Long Run Recovery – A Dietitian’s Perspective

Long Run Recovery – A Dietitian’s Perspective

Diana Davis RDN, LDN, CDE •


I often have conversations with athletes on the topic of recovery. In my profession as a sports nutritionist, this is a clear case of the benefits of “eating to recover” outweighing all other factors against doing so. There are a number of reasons that athletes give for not consuming a recovery snack or shake, and I want to comment on each of these here.


Lack of Time

Runners and triathletes are busy people, juggling full schedules with jobs, kids, friends, family, and of course, training. Normally highly committed and competitive, they make time to follow a coaching plan for many months before the big event. Training for endurance races includes a weekly long run and/or long ride. When queried about the consistent use of a recovery snack or shake immediately after the long run/ride, these amazing athletes often tell me “I have to get home” or “I just don’t have time” (to plan, prepare, pack, and consume said recovery snack). Time is a limited commodity and none of us can squeeze more minutes into the day, but we always find time for those things that are important. An effective plan or product for recovery for this group must be ready to be consumed within seconds while cooling down, stretching or in the car on the way home.


No Appetite/Not Hungry

Some athletes experience nausea or lack of appetite after an especially hard effort or long workout. The last thing on their minds is eating or drinking any recovery snack, let alone one that contains the right balance of carbohydrates and protein to rebuild glycogen stores and repair muscle damaged by that workout. Just like the runners who lack time, these athletes need a recovery strategy that is fast, fluid, palatable and easy to digest, therefore gentle on the tummy.


Concern about Calories/Carbohydrates

Another concern that weight conscious runners have expressed as rationale for not consuming an appropriate recovery snack or shake is calories or carbohydrates. The popularity of low carbohydrate and ketogenic diets has influenced many athletes to believe that all carbs are bad and that they should be avoided, even within the training or recovery windows. The use of a blend of rapidly digested, natural sugar and more slowly digested starch in a recovery drink is key to refilling your body’s carbohydrate stores within muscles and the liver.  


Research shows that carbohydrate intake within the recovery window should be 3 times greater than protein intake to facilitate optimal uptake of protein into muscle for tissue repair. In my role as their nutritionist, I emphasize to my clients that denying the body these carbohydrates at this key time when they are best absorbed and utilized will not only compromise recovery but likely lead to cravings for sugar or carbs later in the day. This only perpetuates an unhealthy “diet > restrict > binge” pattern that hinders their progress toward both training and personal weight goals.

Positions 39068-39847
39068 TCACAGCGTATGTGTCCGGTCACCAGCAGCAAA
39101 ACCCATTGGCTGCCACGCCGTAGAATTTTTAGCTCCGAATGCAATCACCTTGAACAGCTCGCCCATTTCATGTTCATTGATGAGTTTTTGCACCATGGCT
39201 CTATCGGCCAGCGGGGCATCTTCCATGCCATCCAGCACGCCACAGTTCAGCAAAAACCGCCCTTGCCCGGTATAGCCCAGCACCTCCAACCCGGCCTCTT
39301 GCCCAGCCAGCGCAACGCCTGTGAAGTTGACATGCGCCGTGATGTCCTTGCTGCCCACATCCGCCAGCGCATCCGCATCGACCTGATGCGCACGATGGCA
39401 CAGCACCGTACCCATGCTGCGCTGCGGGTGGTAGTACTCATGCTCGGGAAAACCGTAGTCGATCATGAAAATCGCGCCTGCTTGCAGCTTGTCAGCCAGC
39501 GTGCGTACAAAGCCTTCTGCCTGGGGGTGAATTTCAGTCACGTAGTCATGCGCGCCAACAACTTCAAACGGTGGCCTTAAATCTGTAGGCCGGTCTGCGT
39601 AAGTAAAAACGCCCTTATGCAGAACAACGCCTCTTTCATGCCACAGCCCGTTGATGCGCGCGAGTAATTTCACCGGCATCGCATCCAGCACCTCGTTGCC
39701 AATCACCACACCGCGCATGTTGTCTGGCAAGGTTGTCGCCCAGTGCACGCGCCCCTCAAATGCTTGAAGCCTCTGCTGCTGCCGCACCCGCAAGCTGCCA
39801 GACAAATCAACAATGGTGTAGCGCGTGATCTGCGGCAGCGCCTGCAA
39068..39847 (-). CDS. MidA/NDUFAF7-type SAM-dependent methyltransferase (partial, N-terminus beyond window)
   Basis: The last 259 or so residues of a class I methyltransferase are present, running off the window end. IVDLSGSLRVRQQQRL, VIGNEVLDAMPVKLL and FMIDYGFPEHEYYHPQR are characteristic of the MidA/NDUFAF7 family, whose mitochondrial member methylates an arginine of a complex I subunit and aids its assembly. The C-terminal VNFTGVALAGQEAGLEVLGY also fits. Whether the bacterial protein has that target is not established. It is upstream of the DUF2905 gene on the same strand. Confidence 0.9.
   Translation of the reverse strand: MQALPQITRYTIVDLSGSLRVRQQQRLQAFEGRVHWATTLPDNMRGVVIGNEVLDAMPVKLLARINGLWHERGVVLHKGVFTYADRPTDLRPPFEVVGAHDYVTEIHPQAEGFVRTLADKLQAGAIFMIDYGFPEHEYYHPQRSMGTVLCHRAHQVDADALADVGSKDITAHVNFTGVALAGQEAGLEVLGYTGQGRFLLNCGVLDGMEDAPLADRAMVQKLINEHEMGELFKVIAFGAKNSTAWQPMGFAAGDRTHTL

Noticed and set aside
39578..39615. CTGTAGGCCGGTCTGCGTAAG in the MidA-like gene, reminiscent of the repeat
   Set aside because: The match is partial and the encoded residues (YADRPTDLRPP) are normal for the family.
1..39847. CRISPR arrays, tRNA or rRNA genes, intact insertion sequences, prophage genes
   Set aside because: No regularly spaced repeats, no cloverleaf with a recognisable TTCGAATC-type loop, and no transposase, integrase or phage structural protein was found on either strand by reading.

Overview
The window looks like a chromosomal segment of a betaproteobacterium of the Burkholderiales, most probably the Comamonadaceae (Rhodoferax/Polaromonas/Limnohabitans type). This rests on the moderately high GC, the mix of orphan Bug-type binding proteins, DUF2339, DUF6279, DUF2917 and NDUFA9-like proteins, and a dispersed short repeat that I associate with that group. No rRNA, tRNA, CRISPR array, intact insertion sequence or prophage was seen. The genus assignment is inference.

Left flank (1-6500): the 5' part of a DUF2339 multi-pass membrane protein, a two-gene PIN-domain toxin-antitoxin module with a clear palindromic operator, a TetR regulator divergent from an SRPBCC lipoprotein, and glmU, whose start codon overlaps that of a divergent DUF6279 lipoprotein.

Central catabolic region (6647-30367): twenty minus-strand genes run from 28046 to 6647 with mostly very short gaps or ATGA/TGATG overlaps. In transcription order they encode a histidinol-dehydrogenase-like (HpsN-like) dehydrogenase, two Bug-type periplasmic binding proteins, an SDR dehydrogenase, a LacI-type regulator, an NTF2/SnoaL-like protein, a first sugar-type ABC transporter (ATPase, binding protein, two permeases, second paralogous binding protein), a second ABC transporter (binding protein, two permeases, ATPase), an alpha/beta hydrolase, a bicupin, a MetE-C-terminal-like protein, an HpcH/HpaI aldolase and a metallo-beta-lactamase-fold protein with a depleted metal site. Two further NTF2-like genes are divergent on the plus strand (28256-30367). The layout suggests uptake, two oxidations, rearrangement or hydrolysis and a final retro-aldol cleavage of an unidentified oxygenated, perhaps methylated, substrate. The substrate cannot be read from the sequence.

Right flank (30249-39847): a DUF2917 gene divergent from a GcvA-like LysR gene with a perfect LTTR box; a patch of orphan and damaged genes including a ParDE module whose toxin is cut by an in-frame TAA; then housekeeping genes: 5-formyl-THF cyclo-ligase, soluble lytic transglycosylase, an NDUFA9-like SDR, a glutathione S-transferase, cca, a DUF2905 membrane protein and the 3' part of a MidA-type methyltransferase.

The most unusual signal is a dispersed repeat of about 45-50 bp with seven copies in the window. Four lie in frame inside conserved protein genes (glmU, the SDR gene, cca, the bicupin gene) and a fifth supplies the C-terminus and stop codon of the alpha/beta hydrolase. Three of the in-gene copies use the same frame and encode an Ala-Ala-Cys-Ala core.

Special Recovery Formula is “Too Costly”

I recommend a recovery product: Runners Essentials Long Run Recovery Nutritional Shake that contains the right combination of carbohydrate, proteins, electrolytes, vitamins & minerals, amino acids and some amazing nutritional supplements (Alpha GPC, Tart Cherry, Ashwagandha) to enhance the training effect of the long run or ride. This recovery shake, is currently selling for $4.48 per serving based on a 4-pack for $17.95 (regularly $22.50).  Compare it to the price of your favorite fancy coffee or smoothie – neither of those beverages will benefit your recovery the same way that Runners Essentials Long Run Recovery Nutritional Shake will.


FAST! It can be prepared in a shaker bottle in a few seconds by combining the single serve packet with a chilled water bottle that is in a cooler in your car for that purpose.


APPETIZING! If you finish a long run/ride feeling sick to your stomach, take a few minutes to cool down with an easy jog /walk or spin, then drink water or an electrolyte drink to make sure that you are adequately hydrated, then mix up your recovery shake. Try to consume the recovery shake within 30-60 minutes after you complete your long run or long ride to get the best bang for your buck! It is available in Hot Chocolate Flavor with Pink Himalayan Sea Salt or Vanilla Birthday Cake Flavor (Hot Chocolate is my favorite - it tastes delicious). It can be mixed with your favorite plain or flavored water, milk or juice. The possibilities are endless. 


THE RIGHT CALORIES/CARBS AT THE RIGHT TIME! The extra calories burned in exercise is one of the best things about our longest training day – it means that we have earned the right to eat or drink some extra good stuff!  At 280 calories and 48 grams of total carbohydrates (with 15 grams of protein), the Runners Essentials Long Run Recovery Nutritional Shake is the best and first use of those calories because it will help you feel so much better later that day and recover better over the next day, so that you go into the next training week feeling stronger.


MONEY WELL SPENT!  Each athlete makes decisions about how to go about training and recovery and how much money they will spend. There are many options at different price points for recovery nutrition and I encourage each person to find what works for them and their budget. If you are looking for a recovery shake and recovery nutrition strategy that applies our current knowledge based on research, the Runners Essentials Long Run Recovery Nutritional Shake is it. 

Give it a try after each of your long runs for one month – it is money well spent, to complement your training! Check it out.